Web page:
Samsung Wants Its Own Android

Actions speak louder than words: Samsung continues to develop its Tizen platform that is a clear alternative to Google  (NASDAQ: GOOGL  ) Android. The operating system is also being backed by Intel  (NASDAQ: INTC  ) , who continues to tap mobile, albeit mostly unsuccessfully. Samsung has high hopes for its fledgling operating system.

In the following video, Fool contributor Evan Niu, CFA, and Eric Bleeker, CFA, discuss whether or not Samsung really has a chance at competing with Tizen.

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  • Report this Comment On August 13, 2013, at 10:41 AM, SSchlesinger wrote:

    They are too quick to dismiss Tizen. It seems logical to stick with the large players in the market. However lets look at what's going on. When Apple comes out with new phones people don't line up for hours as much as they used to for the new iPhone. In fact iPhone sales are starting to fall. The cell phone carriers such as AT&T and Verizon have this business model where they buy a phone and lease it back to their customers over a two year period. Even T-Mobile non-contract for service does obligate you for paying for your phone should you bail out early.

    The carriers are paying for phones and making little if any money on it, they are feeling pricing pressure from other carriers because in the USA the cell phone market isn't growing, so they need to grab customers from other carriers. Again, pricing pressure leads to lower margins, where do you grow from here?

    The allure of Tizen is that carriers can set up their own markets. Currently Apple and Google keep around 30% from all sales on the iTunes or Play store. If consumers spend on average $10 a month in these stores that's $3 a month for Apple and Google. Now what if we moved the model away from them and toward AT&T and the other large carriers? If they can have eventually 10 million customers a month spending $10 a month that means $30 million a month in revenues. Not only that but they would have an OS that a third party like Apple or Google controls. The carriers can push updates when they feel like it.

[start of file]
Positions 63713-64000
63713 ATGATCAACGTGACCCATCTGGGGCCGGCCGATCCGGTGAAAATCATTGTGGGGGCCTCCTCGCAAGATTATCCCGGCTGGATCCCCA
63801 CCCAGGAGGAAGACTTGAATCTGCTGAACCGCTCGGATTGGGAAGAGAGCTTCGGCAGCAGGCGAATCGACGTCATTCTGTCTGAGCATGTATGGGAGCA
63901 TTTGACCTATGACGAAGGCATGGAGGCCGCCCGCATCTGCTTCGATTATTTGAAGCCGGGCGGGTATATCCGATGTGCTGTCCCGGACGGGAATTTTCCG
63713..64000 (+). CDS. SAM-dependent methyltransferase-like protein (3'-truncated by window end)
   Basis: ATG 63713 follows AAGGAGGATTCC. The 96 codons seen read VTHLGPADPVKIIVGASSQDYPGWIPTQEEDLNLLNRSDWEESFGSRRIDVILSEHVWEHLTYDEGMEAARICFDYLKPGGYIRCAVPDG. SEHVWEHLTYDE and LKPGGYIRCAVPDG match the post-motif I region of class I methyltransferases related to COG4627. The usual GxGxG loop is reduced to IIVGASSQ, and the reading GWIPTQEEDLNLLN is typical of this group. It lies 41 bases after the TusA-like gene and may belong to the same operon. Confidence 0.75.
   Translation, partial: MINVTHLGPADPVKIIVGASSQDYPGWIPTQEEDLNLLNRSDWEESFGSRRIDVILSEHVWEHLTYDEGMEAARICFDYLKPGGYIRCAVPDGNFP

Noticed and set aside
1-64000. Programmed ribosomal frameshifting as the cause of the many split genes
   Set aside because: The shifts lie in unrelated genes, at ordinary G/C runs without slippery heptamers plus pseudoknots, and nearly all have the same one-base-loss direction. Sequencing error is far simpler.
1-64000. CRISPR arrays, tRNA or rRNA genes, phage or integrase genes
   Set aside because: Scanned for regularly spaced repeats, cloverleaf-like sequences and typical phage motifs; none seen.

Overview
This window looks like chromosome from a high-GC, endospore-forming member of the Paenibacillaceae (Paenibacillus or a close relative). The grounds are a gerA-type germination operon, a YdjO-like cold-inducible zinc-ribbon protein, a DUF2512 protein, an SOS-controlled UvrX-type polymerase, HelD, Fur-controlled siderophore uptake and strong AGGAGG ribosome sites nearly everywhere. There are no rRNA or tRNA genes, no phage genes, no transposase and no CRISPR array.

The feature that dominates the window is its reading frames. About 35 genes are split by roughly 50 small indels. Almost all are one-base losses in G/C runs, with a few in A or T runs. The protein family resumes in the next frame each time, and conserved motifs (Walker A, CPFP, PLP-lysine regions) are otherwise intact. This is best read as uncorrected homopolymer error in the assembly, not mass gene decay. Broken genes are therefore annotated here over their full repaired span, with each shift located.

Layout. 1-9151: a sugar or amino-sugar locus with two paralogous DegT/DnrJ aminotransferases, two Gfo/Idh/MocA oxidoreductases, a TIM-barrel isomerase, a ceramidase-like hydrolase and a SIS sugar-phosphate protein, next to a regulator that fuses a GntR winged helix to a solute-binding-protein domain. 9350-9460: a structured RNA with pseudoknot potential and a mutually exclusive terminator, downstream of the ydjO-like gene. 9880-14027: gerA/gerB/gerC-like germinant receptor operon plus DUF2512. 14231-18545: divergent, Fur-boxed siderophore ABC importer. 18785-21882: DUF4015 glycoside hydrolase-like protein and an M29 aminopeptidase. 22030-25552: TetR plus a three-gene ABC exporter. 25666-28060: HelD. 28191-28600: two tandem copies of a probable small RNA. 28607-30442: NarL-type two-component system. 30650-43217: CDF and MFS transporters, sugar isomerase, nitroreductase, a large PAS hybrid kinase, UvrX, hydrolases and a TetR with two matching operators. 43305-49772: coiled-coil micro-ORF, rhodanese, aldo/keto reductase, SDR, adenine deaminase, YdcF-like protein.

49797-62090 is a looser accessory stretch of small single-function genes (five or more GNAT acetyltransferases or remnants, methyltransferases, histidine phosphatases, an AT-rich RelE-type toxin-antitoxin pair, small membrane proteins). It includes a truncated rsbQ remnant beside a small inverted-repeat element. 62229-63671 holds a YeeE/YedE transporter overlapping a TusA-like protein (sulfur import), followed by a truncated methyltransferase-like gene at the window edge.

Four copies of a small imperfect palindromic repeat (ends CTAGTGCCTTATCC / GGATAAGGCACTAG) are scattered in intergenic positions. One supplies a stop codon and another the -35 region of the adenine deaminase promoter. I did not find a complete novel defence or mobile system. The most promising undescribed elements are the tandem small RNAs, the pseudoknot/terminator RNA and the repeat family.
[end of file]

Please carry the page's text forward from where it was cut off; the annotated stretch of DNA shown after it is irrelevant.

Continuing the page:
Samsung is developing Tizen from a position of strength. They could co-brand stores together with the large carriers so both Samsung and the carriers tap into the profits. They can also change the model so that the Tizen based phones are less expensive and more geared toward teenagers who may spend more in stores than adults. Tizen also has the opportunity to go from phone to an OS for computers. Using Intel it would be one platform for PC, tablet, phone, and desktop.

    I also suspect that Google buying Motorola mobility has something do with this. You never know, Google could release some killer new Android OS and give Motorola a six month head start over the other handset manufactures.

    Regardless, i wouldn't be fast to write Tizen off.

  • Report this Comment On August 13, 2013, at 1:56 PM, misc05 wrote:

    ....and there could be Meatballs dropping from the sky and ....we stop paying TAXES forever..... and.....

  • Report this Comment On August 13, 2013, at 2:56 PM, OneMist8k wrote:

    Blackberry 10 and Windows Phone could not gain traction in the marketplace. Tizen has an even steeper uphill climb.

    Tizen may make the purchase of a phone from a carrier slightly cheaper, and the partnership with Intel may make it slightly more performant, but that won't be enough to make me want to learn another OS to write apps and support. Improvement has to be a lot more than "slightly".

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